I have fallen in love with wellness and living a lifestyle that suits me best many times over in my life.  And some of those times have been to numb out or try to grasp at any last tempting branches as I tumbled over the edge of the cliff of my life.  Most of all, it fit my budget and priorities: I didn’t want to have to buy and keep buying cleaning products, clothes, body care, and expensive specialty foods to have the life of my dreams.  Freedom meant being able to come up with something entirely homemade at a fraction of the cost, flexing my creative fingers and being able to stand back and be proud of what I accomplished.  I love to support someone else’s craft if it’s entirely evident they’re sharing their love and superpowers in a product (like a handmade card or cutting board at a craft fair).  I’m still drawn into minimalist product labeling and things that offer to change my life, but every time I spot something on the Chalkboard Mag, Well + Good, GOOP or MindBodyGreen, I immediately examine the basis of my infatuation.  Those platforms SELL a lifestyle that costs money I don’t have for rewards I’ll likely only see by squinting through deeply tinted designer glasses and reciting a mantra in an effort to convince myself everything is perfect.  I’m over it.

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EIGHT WAYS TO RESIST:
Fight back against wellness-shaming and lifestyle consumerism,
for your health!

I’ve got some things for you to keep in mind as you navigate this worldly obsession, because a) I think it is entirely okay for the world to want to be well, and I don’t think it should be cast as hippie-dippy, and b) I think it can be really easy for us to shell out all our money to companies claiming to help us do just that, when in fact we’re still just trying to fill a void.
  1. DO YOU and hold fast your non-negotiables: first and foremost, trust your gut.  If you want a matcha latte, by god, have one.  If you don’t want to make space on your supplements shelf for any supplements, totally fine.  Unless you have something in hand that totally works for you and you know it, you’ll likely just find yourself in another battle of will – wondering why you’re trying to be so pure anyway… You also (hopefully) know yourself best; you know if you’re willing to pay for water, if you eat animal products, if you are capable of skipping a workout without getting off track, if you want to suffer through food intolerance.  Babe, it all matters.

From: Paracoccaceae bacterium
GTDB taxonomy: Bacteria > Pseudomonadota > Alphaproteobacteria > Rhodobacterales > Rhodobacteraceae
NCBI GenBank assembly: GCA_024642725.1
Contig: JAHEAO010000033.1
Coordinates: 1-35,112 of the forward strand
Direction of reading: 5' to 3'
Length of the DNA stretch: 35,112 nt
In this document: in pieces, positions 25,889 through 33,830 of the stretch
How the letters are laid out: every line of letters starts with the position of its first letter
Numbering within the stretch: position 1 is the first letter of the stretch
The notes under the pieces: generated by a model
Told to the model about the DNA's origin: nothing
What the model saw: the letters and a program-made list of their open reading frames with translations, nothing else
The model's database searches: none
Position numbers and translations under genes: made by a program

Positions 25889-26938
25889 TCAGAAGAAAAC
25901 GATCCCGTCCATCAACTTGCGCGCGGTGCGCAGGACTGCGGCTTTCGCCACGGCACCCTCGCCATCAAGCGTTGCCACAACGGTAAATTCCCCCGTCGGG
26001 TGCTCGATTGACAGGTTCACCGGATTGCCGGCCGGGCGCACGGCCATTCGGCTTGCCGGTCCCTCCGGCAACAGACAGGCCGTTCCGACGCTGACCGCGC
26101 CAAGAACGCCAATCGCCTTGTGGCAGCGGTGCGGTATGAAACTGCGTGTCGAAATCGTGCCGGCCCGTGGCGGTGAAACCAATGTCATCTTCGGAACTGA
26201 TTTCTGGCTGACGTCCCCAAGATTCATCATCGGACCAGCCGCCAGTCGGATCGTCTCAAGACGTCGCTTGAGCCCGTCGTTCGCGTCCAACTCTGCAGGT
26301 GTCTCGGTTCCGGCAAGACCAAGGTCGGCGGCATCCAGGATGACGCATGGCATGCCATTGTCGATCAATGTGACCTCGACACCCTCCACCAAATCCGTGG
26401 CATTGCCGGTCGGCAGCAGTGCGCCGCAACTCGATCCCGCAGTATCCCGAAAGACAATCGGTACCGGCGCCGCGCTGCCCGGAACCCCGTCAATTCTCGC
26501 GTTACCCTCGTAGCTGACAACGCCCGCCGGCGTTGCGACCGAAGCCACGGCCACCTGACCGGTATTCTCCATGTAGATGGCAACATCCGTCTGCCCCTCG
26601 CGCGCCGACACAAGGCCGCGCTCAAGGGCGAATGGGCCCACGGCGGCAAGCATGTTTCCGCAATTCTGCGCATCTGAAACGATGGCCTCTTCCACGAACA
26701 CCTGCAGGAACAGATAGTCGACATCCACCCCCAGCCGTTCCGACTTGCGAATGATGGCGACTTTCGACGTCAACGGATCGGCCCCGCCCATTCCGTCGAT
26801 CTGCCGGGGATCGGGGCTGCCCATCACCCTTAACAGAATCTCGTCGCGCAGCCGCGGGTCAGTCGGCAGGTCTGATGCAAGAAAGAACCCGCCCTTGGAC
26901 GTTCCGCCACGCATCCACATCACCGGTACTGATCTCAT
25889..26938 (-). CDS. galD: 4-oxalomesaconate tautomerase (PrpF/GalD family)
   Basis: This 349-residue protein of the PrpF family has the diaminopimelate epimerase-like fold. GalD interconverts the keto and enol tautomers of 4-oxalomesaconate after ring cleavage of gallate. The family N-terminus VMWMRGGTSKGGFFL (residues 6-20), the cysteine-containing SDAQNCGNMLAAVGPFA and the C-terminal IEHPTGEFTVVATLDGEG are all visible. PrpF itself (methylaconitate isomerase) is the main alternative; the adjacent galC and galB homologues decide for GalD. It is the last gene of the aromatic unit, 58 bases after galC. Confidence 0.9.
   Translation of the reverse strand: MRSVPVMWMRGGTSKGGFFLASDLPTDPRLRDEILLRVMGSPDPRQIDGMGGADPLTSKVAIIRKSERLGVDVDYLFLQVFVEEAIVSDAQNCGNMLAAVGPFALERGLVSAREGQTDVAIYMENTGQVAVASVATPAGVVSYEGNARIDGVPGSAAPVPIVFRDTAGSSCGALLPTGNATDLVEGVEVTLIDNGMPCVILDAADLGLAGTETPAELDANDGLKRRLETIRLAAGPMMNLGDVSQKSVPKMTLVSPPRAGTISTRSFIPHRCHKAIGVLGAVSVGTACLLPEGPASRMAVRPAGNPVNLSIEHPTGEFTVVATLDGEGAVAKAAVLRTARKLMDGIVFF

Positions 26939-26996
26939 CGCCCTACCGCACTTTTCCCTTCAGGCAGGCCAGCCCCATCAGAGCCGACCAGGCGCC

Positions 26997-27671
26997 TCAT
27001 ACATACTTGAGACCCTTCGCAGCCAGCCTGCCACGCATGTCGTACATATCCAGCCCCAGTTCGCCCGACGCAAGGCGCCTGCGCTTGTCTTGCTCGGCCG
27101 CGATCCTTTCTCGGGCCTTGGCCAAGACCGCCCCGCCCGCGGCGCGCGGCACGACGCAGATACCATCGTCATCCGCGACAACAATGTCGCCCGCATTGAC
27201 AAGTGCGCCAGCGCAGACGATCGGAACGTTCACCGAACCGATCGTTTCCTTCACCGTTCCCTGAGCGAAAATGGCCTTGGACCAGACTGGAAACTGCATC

2. Don’t get sucked into fear-based wellness regimes: you are not mentally unwell because you do not meditate.  You are not unhealthy because you do not “hit the gym.”  You are not too poor to be healthy because you cannot afford a juicer.  You do not need Beauty Dust to be radiant.  You do not need visible abdominal muscles to be attractive.  When you learn about what worked for someone else, take it with a grain of salt.  If you want to try it, by all means…give it a go.  But this idea that we have to be all things all the time is impractical at best, and senseless beyond that.  I’m constantly telling myself, Pick one: Go for a walk, play with the dog, have a bowspring session, call a friend, cook an elaborate meal, read a book.  I cannot possibly – nor do I care to try to – fit it all in one day.